Arvind Sharma begins this bold and challenging book with a no less combative questions: 'Is nothing sacred?' Both the study of Buddhist philosophy and the philosophy of religion, he states, are founded on this very question, but their answers may be very different.
In the course of the book, Sharma interrogates such central issues as the nature of evil, belief or disbelief in God, the nature of human destiny, immortality, Karma and reincarnation. Rather than simply examining each issue separately, he looks at each from the perspective of Buddhist philosophy, seeing where and how there are divergences and commonalities with the tenets of Western-dominated 'philosophy of religion'. The result is an illuminating and vital study, of interest to students and teachers of the philosophy of religion and for all those interested in Buddhist ways of thinking.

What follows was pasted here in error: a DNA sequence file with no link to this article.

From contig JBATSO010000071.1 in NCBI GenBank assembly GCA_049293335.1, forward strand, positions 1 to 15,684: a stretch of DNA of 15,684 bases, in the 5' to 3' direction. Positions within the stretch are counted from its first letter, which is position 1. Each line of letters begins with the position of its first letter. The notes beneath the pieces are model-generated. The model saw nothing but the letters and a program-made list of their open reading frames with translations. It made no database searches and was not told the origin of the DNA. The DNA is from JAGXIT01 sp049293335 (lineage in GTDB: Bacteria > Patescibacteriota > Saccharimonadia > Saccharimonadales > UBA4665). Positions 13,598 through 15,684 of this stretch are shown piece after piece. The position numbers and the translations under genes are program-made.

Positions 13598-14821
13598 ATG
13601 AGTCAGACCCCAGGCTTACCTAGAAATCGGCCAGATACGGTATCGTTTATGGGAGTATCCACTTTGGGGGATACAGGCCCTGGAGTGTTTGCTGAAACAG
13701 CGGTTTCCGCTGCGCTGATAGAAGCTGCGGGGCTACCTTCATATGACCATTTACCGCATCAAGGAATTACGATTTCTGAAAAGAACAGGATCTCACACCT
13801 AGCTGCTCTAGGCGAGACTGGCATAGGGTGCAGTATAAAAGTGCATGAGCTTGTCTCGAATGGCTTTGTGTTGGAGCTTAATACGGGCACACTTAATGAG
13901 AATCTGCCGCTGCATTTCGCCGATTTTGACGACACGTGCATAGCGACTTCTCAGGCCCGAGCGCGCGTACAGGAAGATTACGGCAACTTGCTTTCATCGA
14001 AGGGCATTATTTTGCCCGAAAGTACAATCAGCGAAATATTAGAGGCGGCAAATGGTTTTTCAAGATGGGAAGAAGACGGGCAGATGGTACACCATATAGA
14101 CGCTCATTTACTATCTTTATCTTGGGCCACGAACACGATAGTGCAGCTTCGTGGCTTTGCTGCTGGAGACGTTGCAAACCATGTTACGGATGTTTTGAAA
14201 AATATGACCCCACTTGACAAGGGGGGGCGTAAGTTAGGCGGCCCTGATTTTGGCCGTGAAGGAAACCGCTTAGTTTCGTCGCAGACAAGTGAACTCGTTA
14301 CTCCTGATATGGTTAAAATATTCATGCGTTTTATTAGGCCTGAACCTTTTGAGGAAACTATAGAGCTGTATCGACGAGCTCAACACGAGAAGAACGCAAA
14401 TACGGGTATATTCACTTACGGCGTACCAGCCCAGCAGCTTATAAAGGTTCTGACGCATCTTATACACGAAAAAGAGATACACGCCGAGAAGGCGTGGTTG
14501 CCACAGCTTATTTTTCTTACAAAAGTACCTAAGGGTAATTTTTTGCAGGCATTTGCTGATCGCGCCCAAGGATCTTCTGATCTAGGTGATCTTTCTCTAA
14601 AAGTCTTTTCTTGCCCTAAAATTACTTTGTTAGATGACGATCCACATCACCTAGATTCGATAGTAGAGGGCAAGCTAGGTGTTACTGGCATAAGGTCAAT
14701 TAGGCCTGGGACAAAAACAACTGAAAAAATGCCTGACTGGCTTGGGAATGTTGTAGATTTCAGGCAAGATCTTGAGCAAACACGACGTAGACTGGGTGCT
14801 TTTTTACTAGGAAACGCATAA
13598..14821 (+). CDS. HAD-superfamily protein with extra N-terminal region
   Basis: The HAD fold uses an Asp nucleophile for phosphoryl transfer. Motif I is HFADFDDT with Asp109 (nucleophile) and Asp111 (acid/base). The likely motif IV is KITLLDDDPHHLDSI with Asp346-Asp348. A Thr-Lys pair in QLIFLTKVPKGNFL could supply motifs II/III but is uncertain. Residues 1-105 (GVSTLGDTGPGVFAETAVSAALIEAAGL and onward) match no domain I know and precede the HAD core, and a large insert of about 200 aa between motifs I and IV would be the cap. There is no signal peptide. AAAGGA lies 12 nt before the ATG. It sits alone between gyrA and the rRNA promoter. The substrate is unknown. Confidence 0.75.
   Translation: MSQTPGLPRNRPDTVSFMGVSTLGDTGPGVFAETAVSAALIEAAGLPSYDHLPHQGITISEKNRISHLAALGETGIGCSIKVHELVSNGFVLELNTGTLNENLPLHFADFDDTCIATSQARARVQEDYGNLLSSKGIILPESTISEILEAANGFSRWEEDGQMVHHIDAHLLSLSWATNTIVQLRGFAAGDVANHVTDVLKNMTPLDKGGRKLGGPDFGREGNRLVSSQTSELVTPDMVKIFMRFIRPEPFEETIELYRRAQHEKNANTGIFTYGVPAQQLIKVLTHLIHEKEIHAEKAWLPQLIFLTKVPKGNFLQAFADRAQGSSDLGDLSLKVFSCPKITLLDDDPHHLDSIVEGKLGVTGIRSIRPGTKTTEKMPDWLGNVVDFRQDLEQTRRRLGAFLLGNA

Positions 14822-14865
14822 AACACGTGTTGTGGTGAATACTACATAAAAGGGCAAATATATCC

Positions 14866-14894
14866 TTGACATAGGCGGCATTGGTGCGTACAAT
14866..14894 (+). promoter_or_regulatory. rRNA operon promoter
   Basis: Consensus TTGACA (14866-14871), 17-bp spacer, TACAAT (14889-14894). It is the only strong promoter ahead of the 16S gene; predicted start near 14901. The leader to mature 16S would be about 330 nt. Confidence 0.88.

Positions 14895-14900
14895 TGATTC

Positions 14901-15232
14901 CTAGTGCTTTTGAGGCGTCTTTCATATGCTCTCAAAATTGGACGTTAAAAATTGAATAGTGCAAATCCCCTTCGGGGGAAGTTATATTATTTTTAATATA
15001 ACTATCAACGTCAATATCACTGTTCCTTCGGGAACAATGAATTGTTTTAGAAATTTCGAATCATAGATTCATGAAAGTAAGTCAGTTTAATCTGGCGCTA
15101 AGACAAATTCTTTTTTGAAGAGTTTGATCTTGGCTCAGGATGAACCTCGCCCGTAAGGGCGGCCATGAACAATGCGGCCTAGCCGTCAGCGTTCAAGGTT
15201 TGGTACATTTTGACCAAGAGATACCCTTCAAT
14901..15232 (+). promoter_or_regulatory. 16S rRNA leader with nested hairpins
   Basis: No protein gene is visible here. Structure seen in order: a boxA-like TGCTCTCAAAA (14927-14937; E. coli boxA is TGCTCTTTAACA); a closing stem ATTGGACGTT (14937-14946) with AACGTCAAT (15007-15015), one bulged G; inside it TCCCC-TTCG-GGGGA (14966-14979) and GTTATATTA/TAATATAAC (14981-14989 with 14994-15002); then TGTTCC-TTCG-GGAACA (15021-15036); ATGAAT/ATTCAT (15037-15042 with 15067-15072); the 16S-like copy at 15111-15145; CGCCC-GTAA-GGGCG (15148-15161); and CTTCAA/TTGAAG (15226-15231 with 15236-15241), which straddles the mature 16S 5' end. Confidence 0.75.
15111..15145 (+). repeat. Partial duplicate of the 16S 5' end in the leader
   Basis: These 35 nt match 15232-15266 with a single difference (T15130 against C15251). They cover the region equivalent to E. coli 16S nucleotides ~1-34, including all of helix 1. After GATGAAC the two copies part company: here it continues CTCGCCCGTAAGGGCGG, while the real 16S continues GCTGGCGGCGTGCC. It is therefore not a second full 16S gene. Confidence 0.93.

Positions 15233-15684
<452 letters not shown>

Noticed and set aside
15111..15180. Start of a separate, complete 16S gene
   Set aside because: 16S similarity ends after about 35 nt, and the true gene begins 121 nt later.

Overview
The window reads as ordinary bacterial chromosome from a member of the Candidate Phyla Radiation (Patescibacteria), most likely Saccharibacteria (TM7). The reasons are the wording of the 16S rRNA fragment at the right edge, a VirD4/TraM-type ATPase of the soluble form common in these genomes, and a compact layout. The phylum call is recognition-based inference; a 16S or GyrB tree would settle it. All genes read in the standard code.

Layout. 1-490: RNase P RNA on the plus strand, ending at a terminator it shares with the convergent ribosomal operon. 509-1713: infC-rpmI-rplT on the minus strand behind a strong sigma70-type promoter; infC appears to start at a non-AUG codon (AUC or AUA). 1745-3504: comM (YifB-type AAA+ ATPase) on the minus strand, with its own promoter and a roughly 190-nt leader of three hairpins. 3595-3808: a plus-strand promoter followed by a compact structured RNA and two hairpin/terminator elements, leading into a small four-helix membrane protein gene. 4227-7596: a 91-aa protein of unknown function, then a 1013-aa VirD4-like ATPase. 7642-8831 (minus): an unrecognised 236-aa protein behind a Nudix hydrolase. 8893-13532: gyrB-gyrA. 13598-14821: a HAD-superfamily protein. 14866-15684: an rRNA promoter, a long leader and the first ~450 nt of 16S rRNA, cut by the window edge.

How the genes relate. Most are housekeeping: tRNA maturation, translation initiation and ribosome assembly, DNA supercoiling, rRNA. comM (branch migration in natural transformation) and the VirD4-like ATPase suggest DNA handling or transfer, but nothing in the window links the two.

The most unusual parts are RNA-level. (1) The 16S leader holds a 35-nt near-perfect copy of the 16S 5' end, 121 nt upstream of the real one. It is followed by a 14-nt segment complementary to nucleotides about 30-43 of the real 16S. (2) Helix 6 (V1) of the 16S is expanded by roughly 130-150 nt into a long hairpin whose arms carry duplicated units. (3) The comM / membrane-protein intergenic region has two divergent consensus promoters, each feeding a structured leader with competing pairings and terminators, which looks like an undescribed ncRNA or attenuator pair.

Excerpts from Review:
'The present work
is of general interest and promise not only on account of its theme and approach but also because of the exceptional competence of its author.
It is based on a sound knowledge of the varied literature on the subject and is at the same time full of the sparkle of stimulating philosophical reflection in a cross-cultural context.' - Seminar
About the Author:
Arvind Sharma is Professor of Comparative Religion at McGill University, Montreal. He has taught at the University of Queensland, the University of Sydney, Temple University, Philadelphia, and Boston University.
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